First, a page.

The present disclosure is generally directed to systems and methods for creating security profiles. As will be explained in greater detail below, the systems and methods disclosed herein overcome the problem of generating security profiles of expected behavior for newly discovered actors when corresponding security systems have not yet recorded any previous actual behavior on which to base the security profiles. Specifically, the systems and methods disclosed herein may overcome that problem by leveraging the security profiles of graph neighbors as substitutes, models, and/or defaults for the newly discovered actors. Moreover, the systems and methods disclosed herein may also overcome the problem of expected behavior being defined the same for each member of a group of actors within a network computing environment. Specifically, the systems and methods disclosed herein may improve upon other methods by customizing or personalizing a security behavior profile that defines expected behavior based on the specific or unique position of each user within a corresponding weighted graph (e.g., such that the security behavior profile for each user is substantially or entirely unique to that user).

The following will provide, with reference to FIGS. 1-2, detailed descriptions of exemplary systems for creating security profiles. Detailed descriptions of corresponding computer-implemented methods will also be provided in connection with FIGS. 3-4. In addition, detailed descriptions of an exemplary computing system and network architecture capable of implementing one or more of the embodiments described herein will be provided in connection with FIGS. 5 and 6, respectively.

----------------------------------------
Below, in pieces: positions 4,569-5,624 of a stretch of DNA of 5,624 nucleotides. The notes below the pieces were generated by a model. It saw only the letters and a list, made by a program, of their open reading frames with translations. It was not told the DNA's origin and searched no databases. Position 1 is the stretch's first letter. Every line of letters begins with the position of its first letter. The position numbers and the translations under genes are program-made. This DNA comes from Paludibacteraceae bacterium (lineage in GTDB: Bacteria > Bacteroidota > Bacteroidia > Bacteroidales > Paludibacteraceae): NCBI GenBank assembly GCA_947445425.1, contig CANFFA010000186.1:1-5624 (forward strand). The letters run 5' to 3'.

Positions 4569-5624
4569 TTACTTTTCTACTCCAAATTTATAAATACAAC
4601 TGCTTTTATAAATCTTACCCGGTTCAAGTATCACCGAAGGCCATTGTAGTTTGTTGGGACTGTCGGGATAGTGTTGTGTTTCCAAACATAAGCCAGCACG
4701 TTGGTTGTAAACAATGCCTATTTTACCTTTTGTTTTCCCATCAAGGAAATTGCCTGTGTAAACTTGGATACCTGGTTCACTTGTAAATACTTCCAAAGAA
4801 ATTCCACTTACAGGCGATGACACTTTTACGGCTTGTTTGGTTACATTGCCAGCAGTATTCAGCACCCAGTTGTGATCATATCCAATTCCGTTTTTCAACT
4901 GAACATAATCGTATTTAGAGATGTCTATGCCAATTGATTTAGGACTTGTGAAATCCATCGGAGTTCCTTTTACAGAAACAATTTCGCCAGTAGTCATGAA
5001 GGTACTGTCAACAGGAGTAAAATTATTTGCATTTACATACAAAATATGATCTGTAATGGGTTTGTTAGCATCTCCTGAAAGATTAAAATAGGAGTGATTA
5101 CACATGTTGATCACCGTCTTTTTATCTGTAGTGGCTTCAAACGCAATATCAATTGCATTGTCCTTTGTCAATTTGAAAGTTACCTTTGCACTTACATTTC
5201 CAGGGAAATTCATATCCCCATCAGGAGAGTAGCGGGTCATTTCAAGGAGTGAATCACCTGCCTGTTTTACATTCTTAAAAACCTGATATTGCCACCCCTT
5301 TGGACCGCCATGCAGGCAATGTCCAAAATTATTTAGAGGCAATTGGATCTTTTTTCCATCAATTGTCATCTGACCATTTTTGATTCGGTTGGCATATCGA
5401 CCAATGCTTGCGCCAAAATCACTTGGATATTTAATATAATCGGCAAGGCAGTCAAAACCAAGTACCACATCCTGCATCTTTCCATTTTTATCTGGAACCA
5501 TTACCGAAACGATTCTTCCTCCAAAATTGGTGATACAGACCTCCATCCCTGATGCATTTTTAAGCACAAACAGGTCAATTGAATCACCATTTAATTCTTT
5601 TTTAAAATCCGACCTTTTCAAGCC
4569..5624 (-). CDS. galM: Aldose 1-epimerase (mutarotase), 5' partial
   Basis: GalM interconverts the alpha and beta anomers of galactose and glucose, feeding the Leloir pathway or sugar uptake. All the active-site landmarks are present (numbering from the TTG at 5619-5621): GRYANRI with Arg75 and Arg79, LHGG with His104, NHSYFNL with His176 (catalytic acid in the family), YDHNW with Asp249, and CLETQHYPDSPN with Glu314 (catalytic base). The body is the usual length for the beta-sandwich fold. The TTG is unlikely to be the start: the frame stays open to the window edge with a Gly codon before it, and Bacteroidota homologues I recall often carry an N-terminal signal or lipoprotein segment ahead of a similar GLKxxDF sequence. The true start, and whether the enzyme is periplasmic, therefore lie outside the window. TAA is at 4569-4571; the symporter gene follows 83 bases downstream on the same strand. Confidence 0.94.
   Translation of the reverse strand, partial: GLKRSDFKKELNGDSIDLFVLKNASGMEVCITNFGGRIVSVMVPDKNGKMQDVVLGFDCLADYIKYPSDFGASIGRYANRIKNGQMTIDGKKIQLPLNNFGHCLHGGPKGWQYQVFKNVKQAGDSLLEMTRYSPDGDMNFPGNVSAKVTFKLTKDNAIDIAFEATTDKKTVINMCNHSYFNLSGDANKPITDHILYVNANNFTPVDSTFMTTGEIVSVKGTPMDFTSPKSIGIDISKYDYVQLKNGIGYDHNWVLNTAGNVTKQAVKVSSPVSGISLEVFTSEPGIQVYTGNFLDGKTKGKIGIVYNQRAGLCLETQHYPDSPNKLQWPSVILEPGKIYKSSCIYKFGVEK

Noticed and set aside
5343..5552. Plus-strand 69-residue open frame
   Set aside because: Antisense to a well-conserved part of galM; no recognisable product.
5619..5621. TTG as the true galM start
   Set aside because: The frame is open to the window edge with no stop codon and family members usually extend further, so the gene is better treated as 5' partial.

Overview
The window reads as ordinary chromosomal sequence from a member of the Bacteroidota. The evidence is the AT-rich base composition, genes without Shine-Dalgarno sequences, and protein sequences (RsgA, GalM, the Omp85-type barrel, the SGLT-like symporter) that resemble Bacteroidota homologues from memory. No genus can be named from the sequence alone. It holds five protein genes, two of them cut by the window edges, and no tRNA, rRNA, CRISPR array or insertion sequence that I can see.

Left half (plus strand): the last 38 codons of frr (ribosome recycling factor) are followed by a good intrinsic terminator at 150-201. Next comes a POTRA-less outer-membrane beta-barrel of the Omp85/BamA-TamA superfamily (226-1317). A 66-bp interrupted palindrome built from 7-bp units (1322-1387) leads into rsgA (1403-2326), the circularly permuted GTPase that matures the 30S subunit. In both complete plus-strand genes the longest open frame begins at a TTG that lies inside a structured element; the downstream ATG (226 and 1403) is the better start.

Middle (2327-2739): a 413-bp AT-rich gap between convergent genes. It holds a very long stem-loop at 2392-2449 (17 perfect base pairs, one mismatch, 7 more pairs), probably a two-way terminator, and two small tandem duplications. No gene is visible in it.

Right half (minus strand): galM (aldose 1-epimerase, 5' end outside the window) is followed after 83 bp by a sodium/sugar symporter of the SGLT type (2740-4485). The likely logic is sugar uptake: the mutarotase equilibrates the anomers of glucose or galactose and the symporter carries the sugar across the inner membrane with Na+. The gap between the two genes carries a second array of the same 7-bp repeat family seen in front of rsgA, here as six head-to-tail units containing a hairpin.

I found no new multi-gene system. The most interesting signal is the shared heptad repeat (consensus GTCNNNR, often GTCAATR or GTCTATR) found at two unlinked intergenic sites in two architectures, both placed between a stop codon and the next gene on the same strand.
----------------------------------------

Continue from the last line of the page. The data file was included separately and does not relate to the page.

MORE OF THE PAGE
FIG. 1 is a block diagram of exemplary system 100 for creating security profiles. As illustrated in this figure, exemplary system 100 may include one or more modules 102 for performing one or more tasks. For example, and as will be explained in greater detail below, exemplary system 100 may also include an identification module 104 that may identify, within a computing environment, a new actor as a target for creating a new security behavior profile that defines expected behavior for the new actor. Identification module 104 may also identify a weighted graph that connects the new actor as a node to other actors. Exemplary system 100 may additionally include a creation module 106 that may create, by analyzing the weighted graph that connects the new actor to the other actors, the new security behavior profile that defines expected behavior for the new actor based on the new actor's specific position within the weighted graph. Exemplary system 100 may also include a detection module 108 that may detect a security anomaly by comparing actual behavior of the new actor within the computing environment with the new security behavior profile that defines expected behavior for the new actor. Furthermore, exemplary system 100 may include a performance module 110 that may perform a remedial action in response to detecting the security anomaly. Although illustrated as separate elements, one or more of modules 102 in FIG. 1 may represent portions of a single module or application.